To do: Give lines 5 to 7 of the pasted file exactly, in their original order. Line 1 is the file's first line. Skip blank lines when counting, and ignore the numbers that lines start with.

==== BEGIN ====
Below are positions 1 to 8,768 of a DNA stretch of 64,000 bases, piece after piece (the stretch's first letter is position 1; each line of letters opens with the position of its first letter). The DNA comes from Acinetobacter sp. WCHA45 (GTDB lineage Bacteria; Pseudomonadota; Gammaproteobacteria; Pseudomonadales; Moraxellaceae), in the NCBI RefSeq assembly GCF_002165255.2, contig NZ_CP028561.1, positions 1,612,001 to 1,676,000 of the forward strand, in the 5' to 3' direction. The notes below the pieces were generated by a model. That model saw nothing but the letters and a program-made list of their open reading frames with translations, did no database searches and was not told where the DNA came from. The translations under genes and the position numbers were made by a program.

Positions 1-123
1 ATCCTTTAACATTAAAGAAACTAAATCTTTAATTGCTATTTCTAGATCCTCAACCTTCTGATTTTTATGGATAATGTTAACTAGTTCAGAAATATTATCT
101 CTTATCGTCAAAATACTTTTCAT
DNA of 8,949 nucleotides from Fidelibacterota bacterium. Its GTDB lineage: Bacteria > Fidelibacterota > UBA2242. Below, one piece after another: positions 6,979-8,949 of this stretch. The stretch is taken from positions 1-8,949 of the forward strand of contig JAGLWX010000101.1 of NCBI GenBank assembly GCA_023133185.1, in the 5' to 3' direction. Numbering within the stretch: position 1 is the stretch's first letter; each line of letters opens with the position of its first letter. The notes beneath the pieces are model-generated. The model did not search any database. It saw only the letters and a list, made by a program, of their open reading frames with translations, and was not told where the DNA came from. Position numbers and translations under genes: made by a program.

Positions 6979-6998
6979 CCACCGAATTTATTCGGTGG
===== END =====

DNA of 8,949 nucleotides from Fidelibacterota bacterium. Its GTDB lineage: Bacteria > Fidelibacterota > UBA2242. Below, one piece after another: positions 6,979-8,949 of this stretch. The stretch is taken from positions 1-8,949 of the forward strand of contig JAGLWX010000101.1 of NCBI GenBank assembly GCA_023133185.1, in the 5' to 3' direction. Numbering within the stretch: position 1 is the stretch's first letter; each line of letters opens with the position of its first letter. The notes beneath the pieces are model-generated. The model did not search any database. It saw only the letters and a list, made by a program, of their open reading frames with translations, and was not told where the DNA came from. Position numbers and translations under genes: made by a program.

Positions 6979-6998
6979 CCACCGAATTTATTCGGTGG